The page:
I’m just as guilty as the next person (just hours earlier I posted a happy picture of me and my boyfriend walking in a beautiful park). I only really infect the online world with my happiness (or the occasional little moaning session). But why is that? Why don’t we give the happy and the unhappy equal importance online?

The ones close to us, the really close ones, will know all about our ups and downs. But there is something about sharing sad news with your school friend from 20 years ago, the same one we haven’t spoken to in 20 years, but is still a Facebook friend. It’s almost like we give them the right to witness our happiness, but not the right to share our difficulties. Even if we do post something not to be celebrated as a happy moment as such, there isn’t even an ‘unlike’ button right there for us to commiserate with our so called ‘friends’. In other words, Facebook doesn’t really encourage us to share bad news, only what’s ‘likeable’ matters.

It appears that sad things are far too close to home to be on the internet. We somehow and for some reason have been conditioned to show our brighter side, our fabulous news and our fantastic lives online, but does that glittering profile represent real life? When did we begin to lose touch with our own realities? Possibly when we began to convince ourselves that everything is ok, as long as we’ve posted that photo of us smiling wide.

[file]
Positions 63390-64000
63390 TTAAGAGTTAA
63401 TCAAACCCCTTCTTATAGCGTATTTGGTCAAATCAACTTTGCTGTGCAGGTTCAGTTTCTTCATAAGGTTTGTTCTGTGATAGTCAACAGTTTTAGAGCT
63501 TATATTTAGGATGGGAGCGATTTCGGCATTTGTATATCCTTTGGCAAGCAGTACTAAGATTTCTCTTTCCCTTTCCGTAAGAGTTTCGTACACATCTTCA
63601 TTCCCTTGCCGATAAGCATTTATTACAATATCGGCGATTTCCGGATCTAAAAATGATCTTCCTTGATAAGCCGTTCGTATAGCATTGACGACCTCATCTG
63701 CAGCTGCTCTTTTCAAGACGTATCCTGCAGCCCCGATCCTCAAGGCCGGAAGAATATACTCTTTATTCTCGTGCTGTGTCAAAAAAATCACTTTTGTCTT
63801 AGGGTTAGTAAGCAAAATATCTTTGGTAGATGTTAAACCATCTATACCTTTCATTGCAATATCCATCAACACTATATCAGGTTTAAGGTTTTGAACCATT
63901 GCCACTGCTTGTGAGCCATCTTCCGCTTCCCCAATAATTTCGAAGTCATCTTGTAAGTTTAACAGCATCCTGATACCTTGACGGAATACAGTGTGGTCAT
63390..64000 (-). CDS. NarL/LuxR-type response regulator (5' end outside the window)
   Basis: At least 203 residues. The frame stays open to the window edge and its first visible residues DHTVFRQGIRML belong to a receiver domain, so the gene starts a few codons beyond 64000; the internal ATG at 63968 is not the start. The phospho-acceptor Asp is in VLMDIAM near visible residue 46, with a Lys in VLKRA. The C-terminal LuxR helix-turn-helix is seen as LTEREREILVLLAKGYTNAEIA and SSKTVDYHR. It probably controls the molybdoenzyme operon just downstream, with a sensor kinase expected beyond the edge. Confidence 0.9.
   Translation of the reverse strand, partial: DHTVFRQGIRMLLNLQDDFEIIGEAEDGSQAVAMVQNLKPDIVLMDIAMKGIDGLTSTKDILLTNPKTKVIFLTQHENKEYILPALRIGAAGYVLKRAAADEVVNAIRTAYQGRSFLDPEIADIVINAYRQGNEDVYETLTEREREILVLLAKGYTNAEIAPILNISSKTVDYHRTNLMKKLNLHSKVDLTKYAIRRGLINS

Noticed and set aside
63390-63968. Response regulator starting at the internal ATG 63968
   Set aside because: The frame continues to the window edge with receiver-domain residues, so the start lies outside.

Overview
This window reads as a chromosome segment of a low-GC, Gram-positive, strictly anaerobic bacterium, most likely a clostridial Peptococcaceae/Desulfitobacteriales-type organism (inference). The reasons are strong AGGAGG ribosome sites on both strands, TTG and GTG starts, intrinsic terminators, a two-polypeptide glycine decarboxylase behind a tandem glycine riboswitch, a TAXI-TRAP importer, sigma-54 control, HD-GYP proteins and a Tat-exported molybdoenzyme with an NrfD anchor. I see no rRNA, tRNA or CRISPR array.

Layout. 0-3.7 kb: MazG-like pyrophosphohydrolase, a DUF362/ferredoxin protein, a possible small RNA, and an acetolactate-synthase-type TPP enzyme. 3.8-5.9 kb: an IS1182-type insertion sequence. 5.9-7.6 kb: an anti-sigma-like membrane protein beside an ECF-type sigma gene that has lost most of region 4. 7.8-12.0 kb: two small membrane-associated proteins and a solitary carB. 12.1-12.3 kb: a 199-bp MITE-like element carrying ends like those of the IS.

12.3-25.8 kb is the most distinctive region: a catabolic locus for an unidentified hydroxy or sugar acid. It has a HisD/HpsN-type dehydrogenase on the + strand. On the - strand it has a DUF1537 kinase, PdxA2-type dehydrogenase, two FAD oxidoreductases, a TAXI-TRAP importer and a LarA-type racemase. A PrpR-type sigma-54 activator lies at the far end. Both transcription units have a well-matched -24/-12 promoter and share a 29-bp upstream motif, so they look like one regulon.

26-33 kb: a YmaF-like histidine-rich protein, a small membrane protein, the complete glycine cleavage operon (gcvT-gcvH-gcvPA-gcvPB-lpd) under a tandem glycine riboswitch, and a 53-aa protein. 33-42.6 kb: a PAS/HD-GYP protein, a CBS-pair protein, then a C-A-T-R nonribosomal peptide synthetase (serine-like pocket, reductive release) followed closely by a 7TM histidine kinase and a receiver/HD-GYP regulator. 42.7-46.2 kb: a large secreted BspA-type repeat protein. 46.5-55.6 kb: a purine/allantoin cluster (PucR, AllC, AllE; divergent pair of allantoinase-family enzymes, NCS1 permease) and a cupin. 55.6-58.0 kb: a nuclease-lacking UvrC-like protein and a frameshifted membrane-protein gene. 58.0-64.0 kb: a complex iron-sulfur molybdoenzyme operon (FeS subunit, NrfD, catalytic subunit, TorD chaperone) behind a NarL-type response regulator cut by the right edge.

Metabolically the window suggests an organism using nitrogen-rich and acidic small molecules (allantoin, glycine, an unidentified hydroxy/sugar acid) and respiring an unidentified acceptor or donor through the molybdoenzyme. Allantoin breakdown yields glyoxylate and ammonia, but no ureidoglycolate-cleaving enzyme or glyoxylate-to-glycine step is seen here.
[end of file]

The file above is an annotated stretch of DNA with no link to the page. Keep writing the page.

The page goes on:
A recent study said that a person is only truly 100% authentic when no one is observing them. However, nowadays we seem to need to have our actions examined and interpreted so we can believe that what we do (whatever that is) is important. We need validation, we need to be recognised, we need approval. Would it be right to say, then, that the reason why we don’t share bad news or sad aspects of our lives on Facebook is because we don’t like to shout about what we do wrong? It makes sense, doesn’t it? Who likes to tell everyone that they were told off at work, had an argument with their brother, got into debt or were truly mean to a friend? Yeah, thought so. This kind of ‘update’ would perhaps say much more about ourselves than a happy smiley picture. That kind of sharing provoques many more questions about our lives than the usual ‘ah, she is doing well’ reaction that a happy picture does.

If we look back to the time when we were kids, we were also after approval. We wanted to be loved by our families, and a ‘well done’, a smile or even just an approving nod went a long way. That made us carry on. I suppose nothing has changed, then. On Facebook, we want the same, which comes in the form of likes, comments and shares.

I’m not saying that Facebook is bad. I like it myself. I live very far from my home country and I take full advantage of it to keep in touch with the people I love on the other side of the Atlantic. However, we must establish a healthy limit, so we are not living our lives though it and depending on it to feel worthy.

I’ll still keep the sad and the miserable news out of Facebook, though. It works for me and I guess the most important thing is for people to be comfortable with what they share. For me, for example, saying something personal and not very ‘happy’ on Facebook feels like I’m exposing myself. I’m giving too much away. I’m trespassing the main boundary when it comes to sharing information: intimacy.